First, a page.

Special Theory of Relativity
Albert Einstein put forth his “Special Theory of Relativity” by taking two phenomena that had been observed —that the “addition of velocities” is valid (Galilean transformation), and that light did not appear to have an “addition of velocities” (Michelson-Morley experiment). He assumed both observations to be correct, and formulated his theory, based on these assumptions, by simply altering the Galilean transformation to accommodate the lack of addition of velocities with regard to the speed of light. The model created in his theory is, therefore, based on the assumption that the speed of light is a constant.
In Ptolemy’s planetary model, the earth was at the centre, the planets and the sun made circular orbits around the earth, and the stars were on a sphere outside of the orbits of the planet and the earth. Retrograde motion of the planets was explained by smaller circular orbits of individual planets. Mathematical calculations could be made that predicted, to a great degree of accuracy, where the planets would be. His model of the planetary system survived for over 1500 years until the time of Copernicus. In conclusion, a theory is a “model of reality” that explains certain scientific facts; yet the theory may not be a satisfactory picture of reality. Another, more acceptable, theory can later replace the previous model, as when the Copernican theory replaced the Ptolemaic theory. Or a new theory can be used to modify an older theory as when Einstein modified Newtonian mechanics (which is still used for computing planetary orbits or modelling spacecraft trajectories) with his theories of relativity.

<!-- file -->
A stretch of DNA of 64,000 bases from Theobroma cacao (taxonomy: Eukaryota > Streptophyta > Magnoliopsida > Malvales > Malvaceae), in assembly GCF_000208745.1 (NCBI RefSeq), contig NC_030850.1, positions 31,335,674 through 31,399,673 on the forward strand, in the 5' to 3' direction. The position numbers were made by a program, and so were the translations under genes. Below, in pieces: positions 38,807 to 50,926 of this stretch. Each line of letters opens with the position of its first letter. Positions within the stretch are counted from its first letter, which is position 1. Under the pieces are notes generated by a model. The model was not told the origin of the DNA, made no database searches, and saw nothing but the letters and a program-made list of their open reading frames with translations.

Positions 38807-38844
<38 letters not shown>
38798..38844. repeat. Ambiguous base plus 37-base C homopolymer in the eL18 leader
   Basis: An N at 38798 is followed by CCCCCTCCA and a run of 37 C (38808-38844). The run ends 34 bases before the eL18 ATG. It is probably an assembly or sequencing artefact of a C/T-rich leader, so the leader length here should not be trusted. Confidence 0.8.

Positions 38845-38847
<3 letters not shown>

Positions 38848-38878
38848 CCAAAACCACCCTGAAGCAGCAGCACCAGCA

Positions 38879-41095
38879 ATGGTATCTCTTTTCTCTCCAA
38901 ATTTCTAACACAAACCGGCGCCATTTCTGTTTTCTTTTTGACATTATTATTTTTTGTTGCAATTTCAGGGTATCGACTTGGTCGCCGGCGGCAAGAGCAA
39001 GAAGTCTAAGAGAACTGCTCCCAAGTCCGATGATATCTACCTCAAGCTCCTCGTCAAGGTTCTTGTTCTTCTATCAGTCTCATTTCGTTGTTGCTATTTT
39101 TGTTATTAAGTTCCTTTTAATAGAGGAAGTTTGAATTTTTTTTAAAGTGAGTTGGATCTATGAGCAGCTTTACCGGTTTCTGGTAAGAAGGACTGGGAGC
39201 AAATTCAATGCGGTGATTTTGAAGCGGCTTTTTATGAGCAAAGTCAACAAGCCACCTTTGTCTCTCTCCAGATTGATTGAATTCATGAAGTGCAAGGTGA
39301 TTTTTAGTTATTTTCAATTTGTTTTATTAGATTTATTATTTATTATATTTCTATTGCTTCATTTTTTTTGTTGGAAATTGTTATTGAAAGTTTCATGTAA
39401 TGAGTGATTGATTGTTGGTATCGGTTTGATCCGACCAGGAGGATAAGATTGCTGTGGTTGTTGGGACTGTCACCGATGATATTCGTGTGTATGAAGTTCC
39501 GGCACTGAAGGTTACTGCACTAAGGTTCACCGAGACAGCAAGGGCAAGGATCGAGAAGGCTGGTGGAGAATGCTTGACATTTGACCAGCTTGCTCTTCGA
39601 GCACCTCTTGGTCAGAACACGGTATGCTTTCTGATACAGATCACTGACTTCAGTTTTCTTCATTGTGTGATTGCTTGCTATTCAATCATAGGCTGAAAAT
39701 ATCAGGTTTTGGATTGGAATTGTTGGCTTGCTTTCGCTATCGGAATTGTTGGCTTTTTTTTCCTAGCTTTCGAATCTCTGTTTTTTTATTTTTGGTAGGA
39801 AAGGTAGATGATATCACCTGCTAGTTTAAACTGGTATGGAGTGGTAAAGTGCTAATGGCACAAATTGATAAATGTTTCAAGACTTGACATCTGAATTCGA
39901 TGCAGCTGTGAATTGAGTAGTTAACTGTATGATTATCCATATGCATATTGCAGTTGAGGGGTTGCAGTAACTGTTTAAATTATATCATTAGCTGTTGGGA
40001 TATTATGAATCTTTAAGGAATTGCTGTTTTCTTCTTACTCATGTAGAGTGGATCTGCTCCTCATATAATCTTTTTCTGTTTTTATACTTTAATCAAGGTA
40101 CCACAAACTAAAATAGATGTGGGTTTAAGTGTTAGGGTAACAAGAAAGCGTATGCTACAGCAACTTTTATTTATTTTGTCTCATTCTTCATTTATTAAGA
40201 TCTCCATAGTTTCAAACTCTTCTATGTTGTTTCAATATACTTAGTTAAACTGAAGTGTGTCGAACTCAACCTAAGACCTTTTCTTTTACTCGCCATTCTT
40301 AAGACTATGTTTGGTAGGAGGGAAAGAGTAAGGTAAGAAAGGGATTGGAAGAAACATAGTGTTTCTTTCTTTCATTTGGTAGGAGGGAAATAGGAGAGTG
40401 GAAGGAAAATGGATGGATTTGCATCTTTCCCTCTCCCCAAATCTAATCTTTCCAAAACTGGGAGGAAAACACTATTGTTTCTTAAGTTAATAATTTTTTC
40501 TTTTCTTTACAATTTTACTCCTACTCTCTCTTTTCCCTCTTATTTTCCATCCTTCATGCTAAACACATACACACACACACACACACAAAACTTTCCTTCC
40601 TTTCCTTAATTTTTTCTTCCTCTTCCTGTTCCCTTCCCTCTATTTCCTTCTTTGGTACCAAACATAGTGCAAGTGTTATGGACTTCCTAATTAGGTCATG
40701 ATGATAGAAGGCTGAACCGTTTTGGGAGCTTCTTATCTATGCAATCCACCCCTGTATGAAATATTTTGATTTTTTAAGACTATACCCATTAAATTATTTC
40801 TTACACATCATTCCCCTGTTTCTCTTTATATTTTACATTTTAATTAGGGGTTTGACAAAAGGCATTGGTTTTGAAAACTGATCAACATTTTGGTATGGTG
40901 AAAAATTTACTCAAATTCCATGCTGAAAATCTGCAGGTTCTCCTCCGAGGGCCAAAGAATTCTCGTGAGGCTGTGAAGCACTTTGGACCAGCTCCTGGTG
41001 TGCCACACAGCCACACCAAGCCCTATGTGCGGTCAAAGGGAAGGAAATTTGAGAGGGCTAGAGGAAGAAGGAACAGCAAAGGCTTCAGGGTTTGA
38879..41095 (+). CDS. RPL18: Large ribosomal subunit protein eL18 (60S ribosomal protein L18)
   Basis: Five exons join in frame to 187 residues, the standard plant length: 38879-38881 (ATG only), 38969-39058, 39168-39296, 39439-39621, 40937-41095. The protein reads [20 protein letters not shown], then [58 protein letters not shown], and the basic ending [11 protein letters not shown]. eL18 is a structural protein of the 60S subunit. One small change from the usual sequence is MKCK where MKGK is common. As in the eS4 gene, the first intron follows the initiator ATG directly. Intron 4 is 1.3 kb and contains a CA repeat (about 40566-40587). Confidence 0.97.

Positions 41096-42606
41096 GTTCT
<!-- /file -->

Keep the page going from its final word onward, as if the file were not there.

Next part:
11.21.2 Differences Between Theory and Model
Central to the nature of models, from general models to scale models, is the use of representation to describe particular aspects of a phenomenon, or the manner of interaction among a set of phenomena. For instance, a scale model of a house or of a solar system is clearly not an actual house or an actual solar system; the aspects of an actual house or an actual solar system represented in a scale model are, only in certain limited ways, representative of the actual entity. The important difference between theories and models is that the first is explanatory as well as descriptive, while the second is only descriptive.
In a famous comment on a paper someone showed him, Wolfgang Pauli captured the difference between scientific and unscientific thought by saying, “This isn’t right. It’s not even wrong.”